Todd James “REAS” is back with a new solo show at Ross+ Kramer Galleries in Chelsea, NYC. The exhibit features a collection of gigantic original works that to truly appreciate one needs to observe in person. Todd’s work will be up until April 29th at the gallery’s location at 515 W 27th Street (bet. 10th and 11th Ave.) in New York City. I had the honor of checking out the paintings with Todd and had a brief chat about the show, his process, the mammoth sized canvases, and the mysteries hidden within them.
So Todd, these pieces are some grandiose works. Were they created because you had extra time during COVID alone in your studio, or did you just feel like working on larger scale pieces?
Actually for most of COVID’s serious lockdown I was working on different pieces. These were all made this year in 2021. These were kind of developed coming out of the fog of those lockdowns. I had been talking to Todd Kramer for awhile about what to do for this show and he was like, “you know you should do some straight up classic graffiti burners”. But I didn’t want to do something completely graffiti oriented, or something completely contemporary, and so what happened is something in the middle. I definitely dipped back into some of my history. I did look back through a bunch of my old work and realized that I’d never really let go of that style anyways. It’s all kinda still hidden in there, and these works were more of going back and embracing spray paint again. It’s all kind of still in there, but this is just, you know, it’s me embracing spray paint again. That was really one of the main objectives.
So the medium is all spray paints?
No, not all; but I was bringing it back and using it on a large scale, you know, in a way where you can see all sorts of aspects like markings and movement… I guess you could dub it “analog”.
It’s definitely large and analog. So I guess it helps the show act as a loose kind of retrospective?
In a way yes. It’s returning to some of my roots, but not completely. This isn’t exactly what I would’ve done in the 1980s… So it’s like an update, revisiting the old while still leaning towards the future.
Exactly, you revisited some of your classic imagery like the battleship you made into a pool floaty a couple years back, and of course your trademark women and guns, and undoubtably these are mixed with new images and elusive letters and words.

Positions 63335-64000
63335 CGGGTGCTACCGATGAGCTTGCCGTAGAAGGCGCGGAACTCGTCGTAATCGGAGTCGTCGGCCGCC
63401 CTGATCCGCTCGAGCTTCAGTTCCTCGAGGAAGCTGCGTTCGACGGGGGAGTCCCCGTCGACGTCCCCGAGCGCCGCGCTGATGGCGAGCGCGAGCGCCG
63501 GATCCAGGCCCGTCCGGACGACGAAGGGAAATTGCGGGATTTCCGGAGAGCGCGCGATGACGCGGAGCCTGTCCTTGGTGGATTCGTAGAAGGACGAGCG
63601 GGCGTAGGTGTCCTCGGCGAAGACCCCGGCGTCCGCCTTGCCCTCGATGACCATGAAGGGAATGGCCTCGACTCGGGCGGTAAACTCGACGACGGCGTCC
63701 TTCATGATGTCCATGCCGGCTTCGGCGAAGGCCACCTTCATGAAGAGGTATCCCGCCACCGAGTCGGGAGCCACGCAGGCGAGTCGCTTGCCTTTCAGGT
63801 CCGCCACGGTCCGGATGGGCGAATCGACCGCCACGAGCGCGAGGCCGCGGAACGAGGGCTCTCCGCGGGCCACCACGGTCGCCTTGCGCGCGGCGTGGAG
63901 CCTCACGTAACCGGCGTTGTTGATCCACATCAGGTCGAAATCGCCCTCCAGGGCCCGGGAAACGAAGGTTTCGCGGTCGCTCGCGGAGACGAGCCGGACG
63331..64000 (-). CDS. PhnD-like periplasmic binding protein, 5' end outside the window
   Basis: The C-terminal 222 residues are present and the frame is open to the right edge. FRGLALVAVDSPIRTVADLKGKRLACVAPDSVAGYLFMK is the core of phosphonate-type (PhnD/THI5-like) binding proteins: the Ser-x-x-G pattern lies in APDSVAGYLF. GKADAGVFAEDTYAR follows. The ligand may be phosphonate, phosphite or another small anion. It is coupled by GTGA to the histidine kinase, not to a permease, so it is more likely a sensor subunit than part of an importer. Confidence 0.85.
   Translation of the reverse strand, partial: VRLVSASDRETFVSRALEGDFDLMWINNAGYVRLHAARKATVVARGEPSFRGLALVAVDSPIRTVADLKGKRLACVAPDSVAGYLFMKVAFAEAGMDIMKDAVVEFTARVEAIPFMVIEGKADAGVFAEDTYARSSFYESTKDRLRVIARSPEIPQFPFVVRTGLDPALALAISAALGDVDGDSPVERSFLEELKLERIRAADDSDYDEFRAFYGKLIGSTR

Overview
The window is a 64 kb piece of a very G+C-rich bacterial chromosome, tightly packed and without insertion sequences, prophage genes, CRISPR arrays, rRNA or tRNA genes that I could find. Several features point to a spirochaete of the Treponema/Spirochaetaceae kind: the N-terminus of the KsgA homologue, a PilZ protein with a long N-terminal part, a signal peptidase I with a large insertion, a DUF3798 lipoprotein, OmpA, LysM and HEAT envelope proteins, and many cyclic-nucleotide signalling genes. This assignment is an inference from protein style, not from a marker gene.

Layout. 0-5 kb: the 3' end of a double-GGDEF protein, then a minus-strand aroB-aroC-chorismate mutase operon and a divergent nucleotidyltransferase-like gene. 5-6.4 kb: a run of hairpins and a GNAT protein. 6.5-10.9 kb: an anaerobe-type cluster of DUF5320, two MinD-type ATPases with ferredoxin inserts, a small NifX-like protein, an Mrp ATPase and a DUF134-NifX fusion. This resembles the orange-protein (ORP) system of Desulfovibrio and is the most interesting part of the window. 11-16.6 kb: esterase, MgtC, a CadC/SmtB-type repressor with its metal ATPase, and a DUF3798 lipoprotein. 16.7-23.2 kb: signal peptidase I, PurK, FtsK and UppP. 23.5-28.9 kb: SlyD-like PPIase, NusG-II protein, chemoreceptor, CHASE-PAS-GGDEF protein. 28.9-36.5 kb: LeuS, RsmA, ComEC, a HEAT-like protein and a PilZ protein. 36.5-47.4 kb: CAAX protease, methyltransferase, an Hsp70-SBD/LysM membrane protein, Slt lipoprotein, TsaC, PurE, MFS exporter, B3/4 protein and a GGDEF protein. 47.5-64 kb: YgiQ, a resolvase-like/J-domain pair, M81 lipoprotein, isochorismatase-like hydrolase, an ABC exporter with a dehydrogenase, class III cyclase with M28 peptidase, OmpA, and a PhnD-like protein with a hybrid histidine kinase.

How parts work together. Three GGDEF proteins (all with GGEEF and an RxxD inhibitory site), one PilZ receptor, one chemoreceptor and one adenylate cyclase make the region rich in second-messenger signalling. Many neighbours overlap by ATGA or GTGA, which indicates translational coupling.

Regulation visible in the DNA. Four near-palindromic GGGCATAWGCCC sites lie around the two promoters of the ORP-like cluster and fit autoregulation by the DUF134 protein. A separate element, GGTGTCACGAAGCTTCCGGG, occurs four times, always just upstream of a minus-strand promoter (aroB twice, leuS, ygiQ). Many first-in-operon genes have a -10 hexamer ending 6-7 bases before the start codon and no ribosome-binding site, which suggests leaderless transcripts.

Yeah. It’s like the Garden of Eden, you know, it’s the snake and Eve…
And your name (REAS) I’m assuming hidden in there?
Exactly, yes… vaguely… It could be, or maybe it’s not, but yeah.
I love how these pieces like you were saying encompass the old and new school with some mystery.
Right! They’re more abstract than they are straight up graffiti pieces where they would absolutely say something definitively. It’s not traditional bubble letters… Go ahead and tell me what that says, is it a “B”?, maybe it’s an “M”? So the mystery is a big and important part of the paintings, I feel like even in subway graffiti a lot of the accidents that would happen when you’re making a piece in sub-optimal conditions, and it doesn’t turn out always as planned. So with this new body of work the more mystery that is involved the better. It makes it so you’re always looking, you can always go back and look at it, try to figure out what you think it says, and you will always find something new to discover.
The paintings are of such grandiose scale… if you’re going to put something like this in your home you want to have that kind of longevity, creativity, and mystery to keep it fresh. But most people don’t have the room or large scale pieces like these so they need to visit Ross + Kramer Gallery in NYC to truly enjoy the beauty, depth, and sheer magnitude of these pieces before the show ends April 29. I know you’re crazy busy with the opening just a couple hours away, before we end is there anything else coming up with you we should know about?
I mean, right now, I’m just absolutely in the moment here.
Thank you so much Todd and congratulations on a magnificent show.
All Photo’s & Text Copyright 2021 Matthew A. Eller. Follow me on Instagram @elleresqphoto